It took about six months for popular consumer drone maker DJI to fix a security vulnerability across its website and apps, which if exploited could have given an attacker unfettered access to a drone owner’s account.
The vulnerability, revealed Thursday by researchers at security firm Check Point, would have given an attacker complete access to a DJI users’ cloud stored data, including drone logs, maps, any still or video footage — and live feed footage through FlightHub, the company’s fleet management system — without the user’s knowledge.
Taking advantage of the flaw was surprisingly simple — requiring a victim to click on a specially crafted link. But in practice, Check Point spent considerable time figuring out the precise way to launch a potential attack — and none of them were particularly easy.
For that reason, DJI called the vulnerability “high risk” but “low probability,” given the numerous hoops to jump through first to exploit the flaw.
“Given the popularity of DJI drones, it is important that potentially critical vulnerabilities like this are addressed quickly and effectively,” said Oded Vanunu, Check Point’s head of products vulnerability research.
A victim would have had to click on a malicious link from the DJI Forum, where customers and hobbyists talk about their drones and activities. By stealing the user’s account access token, an attacker could have pivoted to access the user’s main account. Clicking the malicious link would exploit a cross-site scripting (XSS) flaw on the forum, essentially taking the user’s account cookie and using it on DJI’s account login page.
The researchers also found flaws in DJI’s apps and its web-based FlightHub site.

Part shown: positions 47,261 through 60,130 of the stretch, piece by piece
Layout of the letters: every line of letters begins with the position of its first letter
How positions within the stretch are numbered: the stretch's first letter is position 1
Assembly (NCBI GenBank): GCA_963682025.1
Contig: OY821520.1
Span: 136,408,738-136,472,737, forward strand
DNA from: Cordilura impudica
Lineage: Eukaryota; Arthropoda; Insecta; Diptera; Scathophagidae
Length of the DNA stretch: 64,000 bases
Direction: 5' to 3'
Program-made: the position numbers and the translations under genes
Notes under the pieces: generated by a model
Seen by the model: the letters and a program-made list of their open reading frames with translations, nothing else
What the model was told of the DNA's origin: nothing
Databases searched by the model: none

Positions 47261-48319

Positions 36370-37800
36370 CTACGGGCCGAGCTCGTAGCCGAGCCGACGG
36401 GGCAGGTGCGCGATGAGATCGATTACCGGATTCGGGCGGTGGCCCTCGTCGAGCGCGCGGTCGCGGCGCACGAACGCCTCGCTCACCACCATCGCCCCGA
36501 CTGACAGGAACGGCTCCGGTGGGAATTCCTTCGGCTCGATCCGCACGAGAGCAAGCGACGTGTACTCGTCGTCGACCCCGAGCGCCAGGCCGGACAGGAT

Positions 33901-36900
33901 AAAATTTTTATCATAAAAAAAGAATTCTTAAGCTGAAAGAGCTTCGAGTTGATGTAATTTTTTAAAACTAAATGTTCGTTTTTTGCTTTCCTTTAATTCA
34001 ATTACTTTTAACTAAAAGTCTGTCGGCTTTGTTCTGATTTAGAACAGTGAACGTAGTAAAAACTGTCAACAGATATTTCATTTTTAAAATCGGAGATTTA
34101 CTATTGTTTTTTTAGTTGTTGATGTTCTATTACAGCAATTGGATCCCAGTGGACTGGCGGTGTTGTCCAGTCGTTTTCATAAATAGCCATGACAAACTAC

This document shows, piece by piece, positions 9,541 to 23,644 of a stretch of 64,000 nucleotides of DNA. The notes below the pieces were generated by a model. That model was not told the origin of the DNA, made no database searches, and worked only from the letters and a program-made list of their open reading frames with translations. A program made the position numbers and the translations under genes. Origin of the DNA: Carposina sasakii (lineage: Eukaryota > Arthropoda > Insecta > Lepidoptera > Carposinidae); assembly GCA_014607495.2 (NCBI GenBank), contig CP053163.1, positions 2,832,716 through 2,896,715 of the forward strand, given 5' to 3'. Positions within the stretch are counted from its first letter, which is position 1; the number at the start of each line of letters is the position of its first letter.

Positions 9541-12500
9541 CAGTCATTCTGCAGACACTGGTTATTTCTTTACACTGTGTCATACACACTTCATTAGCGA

Check Point reached out in March, at which time DJI fixed the XSS flaw in its site.
“Since then, we’ve gone product-by-product through all the elements in our hardware and software where the login process could have been compromised, to ensure this is no longer an easily replicable hack,” said DJI spokesperson Adam Lisberg.
But it took the company until September to roll out fixes across its apps and FlightHub.
The good news is that it’s unlikely that anyone independently discovered and exploited any of the vulnerabilities, but both Check Point and DJI concede that it would be difficult to know for sure.
“While no one can ever prove a negative, we have seen no evidence that this vulnerability was ever exploited,” said Lisberg.
DJI heralded fixing the vulnerability as a victory for its bug bounty, which it set up a little over a year ago. Its bug bounty had a rocky start, after the company months later threatened a security researcher, who “walked away from $30,000” after revealing a string of emails from the company purportedly threatened him after finding sensitive access keys for the company’s Amazon Web Services instances.
This time around, there was nothing but praise for the bug finders.
“We applaud the expertise Check Point researchers demonstrated through the responsible disclosure of a potentially critical vulnerability,” DJI’s North America chief Mario Rebello said.
Good to see things have changed.